A lost art: Paying attention?

July 2015 Posted in People

By Brenna Wiegand

Heidi Walker took a drastic move two years ago – so much so that some of her friends think she’s crazy. Heidi went “hands free” –  no cell phone, smart phone; just an emergency TracFone.

It all started when she lost her swanky phone.

“My husband was looking into insurance plans, trying to replace it and I just kind of heard this inner voice that said ‘Let it go,’” Heidi said. “I was starting to notice that I was spending too much time on it; too much time with social media; too much time texting people rather than living life and paying attention to my kids and being in the moment with them and where they’re at.”

Though she can access Facebook, e-mail, etc., from her home computer, at first it felt like she was missing out on a lot. She said it’s also weird to stand in a line and “be the only person that’s not looking down … the only person actually taking in the environment around them.” What’s more, it was kind of lonely: People just aren’t as accustomed to picking up the phone these days.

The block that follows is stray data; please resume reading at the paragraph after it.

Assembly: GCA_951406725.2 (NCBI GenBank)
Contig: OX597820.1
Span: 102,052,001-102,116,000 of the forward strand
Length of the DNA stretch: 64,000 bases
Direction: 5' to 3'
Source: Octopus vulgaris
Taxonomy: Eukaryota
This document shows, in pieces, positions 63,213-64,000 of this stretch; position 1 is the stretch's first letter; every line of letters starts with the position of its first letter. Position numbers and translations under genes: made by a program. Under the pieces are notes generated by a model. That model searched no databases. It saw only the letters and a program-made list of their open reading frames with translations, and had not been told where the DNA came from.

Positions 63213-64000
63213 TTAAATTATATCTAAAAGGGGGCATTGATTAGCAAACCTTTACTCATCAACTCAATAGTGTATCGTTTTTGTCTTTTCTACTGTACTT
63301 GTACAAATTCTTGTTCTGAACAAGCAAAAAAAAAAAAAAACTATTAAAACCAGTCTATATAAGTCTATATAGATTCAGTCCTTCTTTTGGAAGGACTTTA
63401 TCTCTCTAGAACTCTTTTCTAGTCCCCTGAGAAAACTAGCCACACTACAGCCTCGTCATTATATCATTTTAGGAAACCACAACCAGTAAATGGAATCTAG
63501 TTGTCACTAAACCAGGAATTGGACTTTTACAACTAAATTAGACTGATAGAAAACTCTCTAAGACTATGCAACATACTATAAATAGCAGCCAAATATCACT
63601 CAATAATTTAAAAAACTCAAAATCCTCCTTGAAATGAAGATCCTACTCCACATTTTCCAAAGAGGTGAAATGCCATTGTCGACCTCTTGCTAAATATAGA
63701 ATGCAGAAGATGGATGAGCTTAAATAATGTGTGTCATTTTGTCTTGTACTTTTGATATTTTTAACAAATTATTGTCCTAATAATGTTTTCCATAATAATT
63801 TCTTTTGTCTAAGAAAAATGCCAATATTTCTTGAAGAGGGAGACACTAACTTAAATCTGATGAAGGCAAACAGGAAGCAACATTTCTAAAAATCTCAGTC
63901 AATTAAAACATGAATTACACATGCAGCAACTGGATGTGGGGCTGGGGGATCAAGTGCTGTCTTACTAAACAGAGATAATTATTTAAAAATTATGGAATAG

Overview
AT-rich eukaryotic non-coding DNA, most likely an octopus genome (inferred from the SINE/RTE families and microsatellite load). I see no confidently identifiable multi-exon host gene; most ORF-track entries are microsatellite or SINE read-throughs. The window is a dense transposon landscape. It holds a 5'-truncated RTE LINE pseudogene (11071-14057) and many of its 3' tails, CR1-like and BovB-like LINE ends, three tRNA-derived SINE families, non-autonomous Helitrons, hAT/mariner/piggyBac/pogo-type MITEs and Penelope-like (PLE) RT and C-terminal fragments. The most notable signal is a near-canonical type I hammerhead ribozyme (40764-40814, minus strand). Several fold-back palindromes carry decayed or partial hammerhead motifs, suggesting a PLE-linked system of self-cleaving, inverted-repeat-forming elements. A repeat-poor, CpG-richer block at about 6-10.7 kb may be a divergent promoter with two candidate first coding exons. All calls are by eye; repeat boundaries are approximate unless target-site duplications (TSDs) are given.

With her head up, Heidi’s eyes were opened to just how prevalent this has become. It started to get to her seeing parents who were with their kids …but not really.

“The culture’s changed so much,” she said, “and as a Christian I believe it was the Father telling me ‘You need to let this go and experience life.’ So I did.”

About the third day Heidi felt a new freedom; “a release of almost the binding nature of the phone – like you’ve just got to have it with you and if you forget it when you leave the house, oh, no, and you go running back to get it.”

She’s been there. She got a ticket for it, in fact – something she’s now grateful for.

“I used to feel almost a compulsion like if the phone rings you’ve got to answer it – even if I was driving,” she said. “I see people doing it; you just endanger everyone around you.”

Heidi and her husband Che have three kids. Brynn, the oldest at 11, said she remembers her mom being on the phone “all the time.”

“…but not having one is inconvenient when we can’t find where we need to go because she doesn’t have a GPS or we can’t find someone we’re trying to meet because she can’t call them and find out where they are,” Brynn added.

Heidi agrees there are times when it’s inconvenient not having a phone but she knows that for her, now, this is the right course. Her sons Hudson, 4, and Asher, 5, don’t remember any different, though Asher has reservations about owning a cell.

“It can be a problem when you’re trying to hide and it rings,” he said.

Sorry, comments for this entry are closed at this time.